The direct comparison according to Murphy (Reference Murphy1988) between the climatological annual mean of the observation and the forecast of the NN for the training and validation data (Case 1) as well as for the test data (Case 3) shows a high skill score in favor of the NN compared to the single-valued climatological reference as the NN captures the seasonal cycle (Figure 7). Furthermore, in direct comparison with the climatological monthly means (Cases 2 and 4), the MB-FCN-LT/ST can achieve an added value in terms of information. However, the skill score on all datasets decreases gradually with longer lead times. Nonetheless, a nearly continuously positive skill score shows that the seasonal pattern of the observations can be simulated by the NN.

The feature importance analysis provides insight on which variables the MB-FCN-LT/ST generally relies upon. An examination of the importance of the individual branches, as shown in Figure 8, shows that, for the first forecast day, both LT and ST have a significant influence on the forecast accuracy. For longer forecast horizons, this influence decreases visibly, especially for ST. It is worth noting here that the influence of LT decreases less for Days 2–4, remaining at an almost constant level. Consequently, the long-term components of the decomposed time series have an important influence on all forecasts.

Looking at the importance of each variable with its components shows first of all that the NN is strongly dependent on the input ozone concentration. This dependence decreases continuously with lead time. Important meteorological drivers are temperature, relative humidity, and planetary boundary layer height. All these variables diminish in importance with increasing forecast horizon, analogously to the importance of the ozone concentration. On the chemical side, NO_{2} also has an influence. Here, it must be emphasized that, in contrast to the other variables, the influence does not decrease with lead time, but remains constant over all forecast days. From the feature importance, we can see that the trained model does not make extensive use of information from wind, NO, or cloud cover.

Isolating the effects of the individual inputs in the LT branch shows that the NN is hardly dependent on the long-term components of the input variables apart from ozone (see Figure 9). The importance of ozone is higher on Day 1 than on the following days, but then remains at a constant level. For the short-term components, the concentration of ozone is also decisive. However, its influence decreases rapidly from the 1-day to the 2-day forecast. The individual importance of the ST components of the other input variables behaves in the same way as the overall importance of these variables.

As previously mentioned, the points discussed before can be more or less transferred to the other NN architectures. The feature importance analysis of the branches and the individual variables for MB-CNN and MB-RNN is shown in Figures E1– E3 in Appendix E. In particular, the LT for all forecast days and the ST for the first day contain important information, with the ST branch being less relevant for the MB-RNN. Moreover, MB-CNN and MB-RNN also show a narrowing of the distribution of issued forecasts with increasing lead time, as was also observed for MB-FCN.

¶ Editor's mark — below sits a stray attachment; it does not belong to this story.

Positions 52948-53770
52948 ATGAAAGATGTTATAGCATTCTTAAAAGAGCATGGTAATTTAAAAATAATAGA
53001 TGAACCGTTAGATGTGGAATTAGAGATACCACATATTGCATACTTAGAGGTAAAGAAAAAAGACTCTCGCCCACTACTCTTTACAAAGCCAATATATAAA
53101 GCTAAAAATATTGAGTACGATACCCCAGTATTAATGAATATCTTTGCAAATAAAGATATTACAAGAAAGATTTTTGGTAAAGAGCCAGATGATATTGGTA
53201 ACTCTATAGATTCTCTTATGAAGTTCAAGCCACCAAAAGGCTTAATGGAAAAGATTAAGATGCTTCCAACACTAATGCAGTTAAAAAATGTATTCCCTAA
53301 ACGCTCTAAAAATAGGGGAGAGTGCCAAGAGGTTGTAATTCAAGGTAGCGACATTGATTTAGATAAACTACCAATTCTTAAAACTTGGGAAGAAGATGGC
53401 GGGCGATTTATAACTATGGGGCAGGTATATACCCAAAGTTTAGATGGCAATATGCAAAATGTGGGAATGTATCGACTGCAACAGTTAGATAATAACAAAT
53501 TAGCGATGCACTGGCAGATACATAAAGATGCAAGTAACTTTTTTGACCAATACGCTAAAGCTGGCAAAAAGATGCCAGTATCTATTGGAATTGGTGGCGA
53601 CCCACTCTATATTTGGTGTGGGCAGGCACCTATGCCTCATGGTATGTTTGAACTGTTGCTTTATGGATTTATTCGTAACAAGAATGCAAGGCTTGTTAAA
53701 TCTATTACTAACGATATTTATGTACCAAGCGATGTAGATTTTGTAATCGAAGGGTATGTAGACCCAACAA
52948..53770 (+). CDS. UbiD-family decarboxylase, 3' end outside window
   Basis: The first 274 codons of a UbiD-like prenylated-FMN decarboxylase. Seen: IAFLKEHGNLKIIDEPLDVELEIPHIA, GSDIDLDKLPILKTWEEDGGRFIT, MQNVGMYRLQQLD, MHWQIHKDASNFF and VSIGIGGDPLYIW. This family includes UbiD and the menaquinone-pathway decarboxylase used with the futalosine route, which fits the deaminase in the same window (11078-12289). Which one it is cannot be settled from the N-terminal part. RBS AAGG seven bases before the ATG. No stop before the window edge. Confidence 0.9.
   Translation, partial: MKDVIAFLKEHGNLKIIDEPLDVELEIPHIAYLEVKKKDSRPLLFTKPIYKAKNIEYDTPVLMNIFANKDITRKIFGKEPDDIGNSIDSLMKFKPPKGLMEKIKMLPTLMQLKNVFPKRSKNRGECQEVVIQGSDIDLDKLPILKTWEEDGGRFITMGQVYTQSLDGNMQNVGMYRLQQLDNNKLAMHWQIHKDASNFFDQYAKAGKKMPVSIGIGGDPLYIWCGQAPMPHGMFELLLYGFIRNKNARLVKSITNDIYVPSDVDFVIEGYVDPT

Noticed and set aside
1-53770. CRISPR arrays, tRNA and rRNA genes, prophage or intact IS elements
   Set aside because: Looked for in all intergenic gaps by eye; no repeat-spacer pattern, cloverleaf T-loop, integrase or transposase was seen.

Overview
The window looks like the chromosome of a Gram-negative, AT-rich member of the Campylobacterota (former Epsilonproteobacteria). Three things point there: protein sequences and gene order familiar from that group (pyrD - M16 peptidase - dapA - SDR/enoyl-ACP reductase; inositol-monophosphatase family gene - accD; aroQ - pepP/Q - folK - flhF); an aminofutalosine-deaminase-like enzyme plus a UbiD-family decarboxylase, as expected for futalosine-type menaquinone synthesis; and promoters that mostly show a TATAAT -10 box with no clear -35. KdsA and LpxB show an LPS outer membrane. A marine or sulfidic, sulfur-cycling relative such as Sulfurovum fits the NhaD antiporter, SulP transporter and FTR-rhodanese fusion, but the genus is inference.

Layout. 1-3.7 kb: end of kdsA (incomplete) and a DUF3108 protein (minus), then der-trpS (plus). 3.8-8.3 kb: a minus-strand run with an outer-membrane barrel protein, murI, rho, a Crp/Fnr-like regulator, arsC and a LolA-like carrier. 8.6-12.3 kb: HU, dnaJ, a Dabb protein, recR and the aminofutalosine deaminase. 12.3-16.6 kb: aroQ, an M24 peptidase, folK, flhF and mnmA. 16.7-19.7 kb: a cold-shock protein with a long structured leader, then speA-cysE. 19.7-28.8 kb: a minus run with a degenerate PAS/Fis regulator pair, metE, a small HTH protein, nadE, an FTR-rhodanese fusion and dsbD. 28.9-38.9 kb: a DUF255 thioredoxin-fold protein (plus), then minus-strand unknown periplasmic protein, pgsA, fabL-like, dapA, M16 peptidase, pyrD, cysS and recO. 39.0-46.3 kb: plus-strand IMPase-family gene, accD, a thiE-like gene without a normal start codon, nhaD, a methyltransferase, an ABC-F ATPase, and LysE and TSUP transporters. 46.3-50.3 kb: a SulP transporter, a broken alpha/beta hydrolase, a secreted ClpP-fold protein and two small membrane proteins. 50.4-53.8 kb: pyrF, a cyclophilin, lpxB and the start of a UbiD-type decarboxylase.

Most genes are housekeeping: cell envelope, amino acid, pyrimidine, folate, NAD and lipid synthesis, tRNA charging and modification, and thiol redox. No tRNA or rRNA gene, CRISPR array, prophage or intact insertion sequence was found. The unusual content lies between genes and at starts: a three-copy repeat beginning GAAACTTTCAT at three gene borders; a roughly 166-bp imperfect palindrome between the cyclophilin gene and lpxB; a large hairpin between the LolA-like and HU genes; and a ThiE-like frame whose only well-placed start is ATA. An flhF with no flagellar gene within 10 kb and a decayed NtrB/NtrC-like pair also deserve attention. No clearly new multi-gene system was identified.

## 5. Discussion

The experimental results described in the previous section indicate that the NNs learn oscillation patterns on different time scales, and in particular climatological properties, better when the input time series are explicitly decomposed into different temporal components. The MB-NNs outperform all reference models, such as simple statistical regression methods as well as the naïve persistence forecasts and climatological references. The MB-NNs are also preferable to their corresponding counterparts without temporal decomposition, considered individually but also as a collective.

The uncertainty estimate of the MSE of the forecast shows that FCNs that either use a decomposition into a long-term and a short-term component or access unfiltered raw data as a supplementary source of information have the highest forecast accuracy. Separating the input signals into more than two components without adding the unfiltered raw data cannot improve the performance of the FCNs, with respect to the architectures chosen in this study. This recognition coincides with the findings of Kang et al. (Reference Kang, Hogrefe, Foley, Napelenok, Mathur and Rao2013), who show that a clear separation of the short-term components is generally not possible due to the superposition of multiple oscillation patterns.

With regard to the network architecture, several key points can be identified in this study. Without special processing of the input data, the best results were achieved with a CNN architecture. This could be explained by the fact that the convolutional layers of the CNN already filter the time series. However, it must also be mentioned that with a filter size of only 5 hr, there is no chance to extract an annual cycle, so that the explicit decomposition into LT and ST components also offers added value for the CNN. However, due to the higher baseline level, the MB-CNN cannot benefit as much from the data processing compared to the MB-FCN and MB-RNN and is moreover behind the other two MB-NNs in terms of prediction quality in absolute terms. The RNN also achieves better results on the unfiltered data than the FCN, for example, because it can benefit from a more specific understanding of time. The FCN is therefore inferior to the CNN and RNN due to its comparatively simple architecture and the lack of possibility to relate neighboring data points explicitly. However, it benefits most from the temporal decomposition of the inputs, so that these disadvantages disappear, and overall, the smallest errors can be achieved with MB-FCN and MB-RNN. These finding therefore highlight the importance of jointly optimizing data preprocessing and NN model architecture, which is taught in many ML courses, but not always followed in practical applications.